U.N. Peacekeepers to Iraq in "Discussion Phase"
Negroponte Says Sending U.N. Peacekeepers to Iraq in "Discussion Phase"
Says there is no current plan to propose new Security Council resolution
Washington File United Nations Correspondent
United Nations -- The United States is engaged in discussions but has no current plans to propose a new resolution to put peacekeeping forces in Iraq under a U.N. mandate, U.S. Ambassador to the United Nations John Negroponte said July 16.
Negroponte said U.N. Secretary General Kofi Annan, President Bush and Secretary of State Colin Powell discussed the possibility in Washington earlier in the week.
"Under resolution 1483 which lifted sanctions, operative paragraph 1 of that resolution -- the very first paragraph -- calls on member states to contribute in various ways to assist Iraq, including assisting in stabilizing in the situation. So, we feel for any country that has the political desire or political will to contribute forces to stabilization in Iraq there is ample scope within the existing framework of resolution 1483," said Negroponte, the chief U.S. envoy to the U.N.
"It is true that some countries have raised the question of whether or not that is adequate from their point of view," the ambassador continued. "There have been some discussions about the possibility of another mandate of some kind" between the United States and other nations bilaterally, but not in the council.
Talking with journalists after a private Security Council meeting with the secretary general, Negroponte insisted, "there have simply been discussions at this point."
"There is an awareness that there are some countries (that) if they were to contribute forces for the stabilization of Iraq feel that an additional mandate would be required and ... there have been some discussions as to that possibility," he said.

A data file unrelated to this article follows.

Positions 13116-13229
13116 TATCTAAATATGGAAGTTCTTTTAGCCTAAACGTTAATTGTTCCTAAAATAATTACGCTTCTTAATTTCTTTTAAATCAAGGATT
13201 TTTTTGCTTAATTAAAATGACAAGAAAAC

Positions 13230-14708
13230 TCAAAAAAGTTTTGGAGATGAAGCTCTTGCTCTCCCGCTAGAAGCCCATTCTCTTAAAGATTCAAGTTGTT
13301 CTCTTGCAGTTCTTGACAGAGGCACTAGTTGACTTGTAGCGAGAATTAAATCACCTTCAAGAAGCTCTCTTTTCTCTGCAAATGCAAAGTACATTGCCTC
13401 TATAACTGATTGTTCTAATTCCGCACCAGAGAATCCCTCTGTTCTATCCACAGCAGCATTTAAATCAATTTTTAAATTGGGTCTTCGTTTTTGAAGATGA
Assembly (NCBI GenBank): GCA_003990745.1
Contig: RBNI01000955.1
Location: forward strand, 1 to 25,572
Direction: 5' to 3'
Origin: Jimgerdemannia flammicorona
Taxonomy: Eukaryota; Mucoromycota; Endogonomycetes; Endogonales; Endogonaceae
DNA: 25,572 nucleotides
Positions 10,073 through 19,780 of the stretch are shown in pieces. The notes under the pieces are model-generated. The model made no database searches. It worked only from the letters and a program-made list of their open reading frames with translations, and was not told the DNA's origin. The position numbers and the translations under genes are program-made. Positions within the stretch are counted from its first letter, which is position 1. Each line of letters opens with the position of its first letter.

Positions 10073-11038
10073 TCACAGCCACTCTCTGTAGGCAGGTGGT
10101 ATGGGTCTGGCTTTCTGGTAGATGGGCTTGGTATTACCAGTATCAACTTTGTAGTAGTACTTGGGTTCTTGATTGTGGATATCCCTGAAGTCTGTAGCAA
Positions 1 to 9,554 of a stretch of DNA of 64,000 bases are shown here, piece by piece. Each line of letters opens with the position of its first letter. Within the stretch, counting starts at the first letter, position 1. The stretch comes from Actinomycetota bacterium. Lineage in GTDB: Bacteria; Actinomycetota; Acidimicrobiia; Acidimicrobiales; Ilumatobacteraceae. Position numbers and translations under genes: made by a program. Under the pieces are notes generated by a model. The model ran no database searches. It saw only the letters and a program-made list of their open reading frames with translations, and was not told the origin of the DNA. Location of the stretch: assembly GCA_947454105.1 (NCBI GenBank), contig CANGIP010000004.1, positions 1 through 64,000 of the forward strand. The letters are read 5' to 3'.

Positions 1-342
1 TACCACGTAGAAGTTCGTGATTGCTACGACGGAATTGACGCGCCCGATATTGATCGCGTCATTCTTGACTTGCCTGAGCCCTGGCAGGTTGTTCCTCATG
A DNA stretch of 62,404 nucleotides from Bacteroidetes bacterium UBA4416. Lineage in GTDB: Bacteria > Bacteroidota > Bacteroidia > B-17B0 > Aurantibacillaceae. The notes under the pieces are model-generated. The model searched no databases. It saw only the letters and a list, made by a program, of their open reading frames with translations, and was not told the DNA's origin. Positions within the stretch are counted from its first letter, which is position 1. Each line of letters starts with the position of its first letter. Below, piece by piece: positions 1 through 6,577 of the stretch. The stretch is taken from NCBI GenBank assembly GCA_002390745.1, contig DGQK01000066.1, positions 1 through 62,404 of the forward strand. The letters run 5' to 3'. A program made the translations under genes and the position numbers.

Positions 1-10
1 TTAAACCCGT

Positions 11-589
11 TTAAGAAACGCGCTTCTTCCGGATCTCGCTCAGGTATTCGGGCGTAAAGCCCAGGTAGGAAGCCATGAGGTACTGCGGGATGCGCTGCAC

The United States does not have any proposals on a resolution to make and "there is no specific proposal on the table at this moment," the ambassador said.
Annan said he discussed the matter with U.S. officials in Washington, adding that the Security Council as a whole will have to take up the issue.
"What is important is that all of us accept the responsibility of stabilizing Iraq because a peaceful and stable Iraq is in the interest,not only of the Iraqis but of the region and the entire world," Annan said.
"We had divisions before the war and governments held their views with conviction, but I think now that the war is over, we should focus on stabilizing and building a peaceful and prosperous Iraq," the secretary general said.
Annan also said that in his report to the council on Iraq on July 22, he will not include a recommendation that the council consider a resolution to internationalize operations in Iraq under the United Nations.